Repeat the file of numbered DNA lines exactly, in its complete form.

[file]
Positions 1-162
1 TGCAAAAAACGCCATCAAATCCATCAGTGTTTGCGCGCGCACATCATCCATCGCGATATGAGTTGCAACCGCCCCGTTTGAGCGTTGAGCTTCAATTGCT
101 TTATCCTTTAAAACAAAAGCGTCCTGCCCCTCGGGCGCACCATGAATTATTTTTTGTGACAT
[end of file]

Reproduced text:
Positions 1-162
1 TGCAAAAAACGCCATCAAATCCATCAGTGTTTGCGCGCGCACATCATCCATCGCGATATGAGTTGCAACCGCCCCGTTTGAGCGTTGAGCTTCAATTGCT
101 TTATCCTTTAAAACAAAAGCGTCCTGCCCCTCGGGCGCACCATGAATTATTTTTTGTGACAT